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I have a Java class Vector2 that I'd like to persuade to "play nicely" with the Clojure reader.

(def a (vec2 1 2))
(print-str a)
=> "#<Vector2 [1 2]>"

Ideally I'd like the class to print out in a form that can be read by the Clojure reader. i.e. I'd like the following to return true:

(= a (read-string (print-str a)))

What is the best way of achieving this round-tripping capability?

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You don't want to involve the EvalReader, I suppose? –  Marko Topolnik Feb 22 '13 at 10:56
    
@Marko: Open to suggestions. It's not specifically intended for an external API - more for convenience at the REPL and easy serialisation / deserialisation. –  mikera Feb 22 '13 at 11:01
    
I think with read-eval left to true, the reader will know what to do with #=(Vector2. 1 2). –  Marko Topolnik Feb 22 '13 at 11:48

1 Answer 1

You need to provide print-dup and print-method multimethods for your class/type.

Check out core.clj

Ex:

(import 'java.util.Hashtable)
(defmethod print-method Hashtable [x writer] 
      (binding [*out* writer]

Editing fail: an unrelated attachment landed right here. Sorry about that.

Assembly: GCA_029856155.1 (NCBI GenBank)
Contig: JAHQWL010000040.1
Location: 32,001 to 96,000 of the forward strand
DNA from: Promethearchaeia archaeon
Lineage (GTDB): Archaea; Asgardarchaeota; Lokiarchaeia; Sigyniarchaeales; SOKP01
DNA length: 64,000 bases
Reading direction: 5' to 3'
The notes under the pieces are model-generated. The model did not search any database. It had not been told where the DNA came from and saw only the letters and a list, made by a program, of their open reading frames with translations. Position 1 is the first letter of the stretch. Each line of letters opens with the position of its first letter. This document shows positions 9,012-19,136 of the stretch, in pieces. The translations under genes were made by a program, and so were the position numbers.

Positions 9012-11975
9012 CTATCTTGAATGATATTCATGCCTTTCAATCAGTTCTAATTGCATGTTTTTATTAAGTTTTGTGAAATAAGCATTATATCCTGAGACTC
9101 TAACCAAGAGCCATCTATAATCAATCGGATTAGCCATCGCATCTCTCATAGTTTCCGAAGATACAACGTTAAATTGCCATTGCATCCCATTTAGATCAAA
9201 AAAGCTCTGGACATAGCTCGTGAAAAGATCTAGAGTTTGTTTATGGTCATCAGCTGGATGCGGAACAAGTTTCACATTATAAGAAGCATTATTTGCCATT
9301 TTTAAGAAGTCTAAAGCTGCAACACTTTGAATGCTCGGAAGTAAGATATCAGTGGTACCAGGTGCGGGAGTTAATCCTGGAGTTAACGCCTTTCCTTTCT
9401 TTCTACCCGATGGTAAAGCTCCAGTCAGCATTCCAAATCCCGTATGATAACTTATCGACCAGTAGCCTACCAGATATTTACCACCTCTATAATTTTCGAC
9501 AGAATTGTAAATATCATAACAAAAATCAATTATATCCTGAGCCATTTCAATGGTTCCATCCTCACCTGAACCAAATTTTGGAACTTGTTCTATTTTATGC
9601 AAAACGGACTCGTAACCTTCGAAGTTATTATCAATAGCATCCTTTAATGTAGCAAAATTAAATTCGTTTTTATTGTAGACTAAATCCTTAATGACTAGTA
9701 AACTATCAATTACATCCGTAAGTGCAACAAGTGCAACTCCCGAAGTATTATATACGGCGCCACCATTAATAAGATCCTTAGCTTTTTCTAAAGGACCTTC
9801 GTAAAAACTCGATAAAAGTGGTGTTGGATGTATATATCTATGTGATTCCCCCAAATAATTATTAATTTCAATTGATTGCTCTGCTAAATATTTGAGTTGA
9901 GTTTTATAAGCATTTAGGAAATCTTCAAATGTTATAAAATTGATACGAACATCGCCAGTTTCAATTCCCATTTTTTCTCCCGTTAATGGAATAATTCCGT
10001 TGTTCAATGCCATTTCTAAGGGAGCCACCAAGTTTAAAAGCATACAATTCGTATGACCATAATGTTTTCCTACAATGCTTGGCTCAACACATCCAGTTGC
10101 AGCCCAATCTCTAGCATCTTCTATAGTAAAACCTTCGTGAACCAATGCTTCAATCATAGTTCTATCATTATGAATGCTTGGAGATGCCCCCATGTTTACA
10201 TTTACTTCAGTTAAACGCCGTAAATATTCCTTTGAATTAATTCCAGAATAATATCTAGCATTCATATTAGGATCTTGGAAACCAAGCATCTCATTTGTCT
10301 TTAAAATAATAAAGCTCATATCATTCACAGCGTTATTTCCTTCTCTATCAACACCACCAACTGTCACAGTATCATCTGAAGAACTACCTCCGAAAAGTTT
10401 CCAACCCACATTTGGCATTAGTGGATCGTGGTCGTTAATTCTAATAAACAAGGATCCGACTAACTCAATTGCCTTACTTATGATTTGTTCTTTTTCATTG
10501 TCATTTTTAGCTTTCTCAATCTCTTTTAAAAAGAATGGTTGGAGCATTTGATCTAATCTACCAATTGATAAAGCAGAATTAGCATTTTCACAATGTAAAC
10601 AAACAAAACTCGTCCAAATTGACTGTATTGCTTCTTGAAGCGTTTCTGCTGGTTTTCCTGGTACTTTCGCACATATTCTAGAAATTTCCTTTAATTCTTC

(print (let [h  (gensym)] 
                 `(let [~h (Hashtable.)] 
                     ~@(map (fn [i] 
                               `(.put ~h ~(str "\"" (.getKey i) "\"") ~(.getValue i)  ) ) x) ~h)))  ))
(def a (Hashtable.))
(.put a "a" 1)
(.put a "b" 2)
(= a (eval (read-string (print-str a))))
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This seems to cover only the writing end. How does it do reading? –  Marko Topolnik Feb 22 '13 at 11:47
    
read-string is for reading. Basically this multimethod will return an s-expression in string format like (vec2 1 2) that when executed result in creating of the desired object –  Ankur Feb 22 '13 at 11:54
    
This is not what Mikera wants: he doesn't want to eval the code into his object; he wants to read it, just like a native Clojure vector. –  Marko Topolnik Feb 22 '13 at 12:30
    
If that is the case then you can't do that as clojure doesn't have reader macros i.e you can't extend reader except for using tagged literals which are introduced in 1.4 i think –  Ankur Feb 22 '13 at 13:41
    
What about the EvalReader? You don't need a separate mechanism. Tagged literals may also be an avenue worth exploring. –  Marko Topolnik Feb 22 '13 at 13:47

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